Advertisement
YOU ARE HERE: LAT HomeCollectionsOccasion

Caccamo Triumphs As Lise : Joffrey Offers 3 New Principals In 'Fille'

September 23, 1986|MARTIN BERNHEIMER | Times Music/Dance Critic

The Joffrey Ballet offered its fifth and last "Fille mal gardee" of the season Sunday night at the Dorothy Chandler Pavilion, and took advantage of the occasion to introduce three new principals.

The inimitable Stanley Holden returned to beam benedictions and clog his delirious way through the tasteful travesties of the Widow Simone. He found himself guarding an unfamiliar recalcitrant daughter, however, and she, in turn, found herself flirting with a debutant romantic hero while warding off a novice silly-suitor.

The daughter, Lise, was Dawn Caccamo. She is very young, very smart and very appealing.

The impeccable mistress of exceptionally long and slender legs, remarkably thin and expressive arms, devastating eyes, a pert smile and an irresistible pout, she danced neatly--as if on air, actually--yet kept the character's wayward charm in sweetly sassy focus.

She did not quite capture the abandon of the quirky hand flutter with which Sir Frederick Ashton defines the mini-heroine's rapture at the end of the cornfield pas de deux. Nor did she enjoy the advantage of an ideally responsive partner on this occasion. But there will be other occasions.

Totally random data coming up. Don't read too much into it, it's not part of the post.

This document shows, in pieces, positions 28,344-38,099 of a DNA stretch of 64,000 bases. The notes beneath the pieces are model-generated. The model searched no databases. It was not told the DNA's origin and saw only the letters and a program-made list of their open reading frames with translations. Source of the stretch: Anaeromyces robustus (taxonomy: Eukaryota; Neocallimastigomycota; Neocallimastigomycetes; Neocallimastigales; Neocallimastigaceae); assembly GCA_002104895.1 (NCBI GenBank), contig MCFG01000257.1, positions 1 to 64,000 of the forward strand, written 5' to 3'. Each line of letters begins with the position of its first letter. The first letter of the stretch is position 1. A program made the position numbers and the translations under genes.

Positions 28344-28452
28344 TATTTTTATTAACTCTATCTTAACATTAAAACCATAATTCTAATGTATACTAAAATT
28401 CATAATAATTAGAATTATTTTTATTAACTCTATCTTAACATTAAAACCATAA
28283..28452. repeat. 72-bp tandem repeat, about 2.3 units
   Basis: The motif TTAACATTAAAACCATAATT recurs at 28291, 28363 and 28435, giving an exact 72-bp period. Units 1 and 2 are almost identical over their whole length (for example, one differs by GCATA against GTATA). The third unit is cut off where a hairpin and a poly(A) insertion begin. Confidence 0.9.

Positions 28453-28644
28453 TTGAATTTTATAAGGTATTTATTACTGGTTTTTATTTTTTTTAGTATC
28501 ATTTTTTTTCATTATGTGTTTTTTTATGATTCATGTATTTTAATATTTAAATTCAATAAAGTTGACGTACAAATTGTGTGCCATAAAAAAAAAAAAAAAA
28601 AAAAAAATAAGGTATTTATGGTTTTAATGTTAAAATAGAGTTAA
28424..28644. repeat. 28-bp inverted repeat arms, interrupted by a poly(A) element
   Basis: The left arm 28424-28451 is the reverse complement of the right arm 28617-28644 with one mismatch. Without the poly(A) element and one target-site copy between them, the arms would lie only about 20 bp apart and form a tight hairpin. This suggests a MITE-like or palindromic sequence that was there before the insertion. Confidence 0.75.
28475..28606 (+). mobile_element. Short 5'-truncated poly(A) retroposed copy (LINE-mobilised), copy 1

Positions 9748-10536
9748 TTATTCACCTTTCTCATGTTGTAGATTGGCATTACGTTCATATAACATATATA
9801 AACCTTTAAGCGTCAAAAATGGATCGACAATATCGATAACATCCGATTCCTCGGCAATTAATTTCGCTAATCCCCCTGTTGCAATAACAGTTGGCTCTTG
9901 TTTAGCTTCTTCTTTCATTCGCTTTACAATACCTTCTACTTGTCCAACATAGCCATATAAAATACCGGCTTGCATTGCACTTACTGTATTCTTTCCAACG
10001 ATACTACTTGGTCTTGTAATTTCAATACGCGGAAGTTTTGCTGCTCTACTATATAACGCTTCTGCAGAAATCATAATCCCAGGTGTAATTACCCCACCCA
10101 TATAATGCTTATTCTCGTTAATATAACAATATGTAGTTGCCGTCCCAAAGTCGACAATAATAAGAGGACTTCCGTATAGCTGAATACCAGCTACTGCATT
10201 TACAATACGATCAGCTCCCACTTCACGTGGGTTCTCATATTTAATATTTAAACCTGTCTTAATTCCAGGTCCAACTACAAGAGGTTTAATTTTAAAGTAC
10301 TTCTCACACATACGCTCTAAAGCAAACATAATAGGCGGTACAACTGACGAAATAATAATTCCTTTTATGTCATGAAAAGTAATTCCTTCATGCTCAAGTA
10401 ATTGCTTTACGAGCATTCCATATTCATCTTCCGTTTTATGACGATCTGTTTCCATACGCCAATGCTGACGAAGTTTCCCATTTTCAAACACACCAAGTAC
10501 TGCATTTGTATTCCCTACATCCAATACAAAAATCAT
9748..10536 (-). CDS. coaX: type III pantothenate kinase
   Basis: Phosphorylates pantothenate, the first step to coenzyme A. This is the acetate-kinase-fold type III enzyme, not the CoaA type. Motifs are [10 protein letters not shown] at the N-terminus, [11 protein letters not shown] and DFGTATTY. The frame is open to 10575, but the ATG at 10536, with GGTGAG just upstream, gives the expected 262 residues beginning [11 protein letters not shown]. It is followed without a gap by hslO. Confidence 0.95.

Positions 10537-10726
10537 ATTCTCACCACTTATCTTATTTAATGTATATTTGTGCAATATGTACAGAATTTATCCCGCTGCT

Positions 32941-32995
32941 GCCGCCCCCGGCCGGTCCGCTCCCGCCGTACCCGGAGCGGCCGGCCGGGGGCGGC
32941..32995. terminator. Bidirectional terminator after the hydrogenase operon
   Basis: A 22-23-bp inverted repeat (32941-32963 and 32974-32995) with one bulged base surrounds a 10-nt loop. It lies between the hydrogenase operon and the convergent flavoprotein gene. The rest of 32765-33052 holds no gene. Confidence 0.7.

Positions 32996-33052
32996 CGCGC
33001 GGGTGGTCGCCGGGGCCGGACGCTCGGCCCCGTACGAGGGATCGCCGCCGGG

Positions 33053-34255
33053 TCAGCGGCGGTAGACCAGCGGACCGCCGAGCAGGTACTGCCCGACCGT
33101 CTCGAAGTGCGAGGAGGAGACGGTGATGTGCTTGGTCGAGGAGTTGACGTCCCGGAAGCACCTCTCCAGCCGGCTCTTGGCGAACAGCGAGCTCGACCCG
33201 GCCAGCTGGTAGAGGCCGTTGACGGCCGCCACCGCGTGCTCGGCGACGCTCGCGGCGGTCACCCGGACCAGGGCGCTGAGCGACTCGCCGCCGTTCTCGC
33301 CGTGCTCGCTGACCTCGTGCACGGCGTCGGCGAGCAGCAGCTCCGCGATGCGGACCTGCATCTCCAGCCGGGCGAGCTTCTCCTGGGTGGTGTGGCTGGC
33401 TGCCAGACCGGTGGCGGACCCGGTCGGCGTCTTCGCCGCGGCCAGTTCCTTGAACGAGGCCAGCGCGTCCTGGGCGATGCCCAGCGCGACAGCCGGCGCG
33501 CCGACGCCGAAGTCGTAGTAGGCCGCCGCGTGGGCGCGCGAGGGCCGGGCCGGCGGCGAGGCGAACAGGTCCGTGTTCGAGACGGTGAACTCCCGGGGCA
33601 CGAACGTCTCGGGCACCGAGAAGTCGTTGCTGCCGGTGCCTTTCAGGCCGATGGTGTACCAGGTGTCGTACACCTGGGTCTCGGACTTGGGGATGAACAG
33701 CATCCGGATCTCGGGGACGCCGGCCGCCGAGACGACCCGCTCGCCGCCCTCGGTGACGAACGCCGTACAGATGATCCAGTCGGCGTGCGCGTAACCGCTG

Ashley Wheater, her Colas, offered the obvious advantages of being strong, tall and attentive. He managed the lofty lifts with ease, and he outlined the essential choreographic bravura deftly enough. Unfortunately, it wasn't enough.

He lacked the essential lightness and speed, conveyed little of the wonted mischievous charm, looked a bit anachronistic in his two-tone hairdo and, under obviously tense circumstances, proved accident prone.

Ironically, it was Mark Goldweber as Alain, Colas' dim-witted little rival, who mustered the more compelling performance. He stumbled and bumbled through the required spastic routines with fleetness and point. He rode his beloved red umbrella with something akin to erotic elan.

Beneath the caricature facade, however, he managed to identify a trace of melancholy. This Alain, sympathetic as well as outrageous, seemed haunted somehow by the ghost of Petrushka.

The supporting cast and corps have tightened and brightened the performance considerably in the week since the opening. Jonathan McPhee, the new conductor, served Herold, Rossini, Donizetti et al. elegantly and, where possible, sweetly in the well-staffed pit.

The audience was large and understandably happy.

Advertisement
Los Angeles Times Articles
|
|
|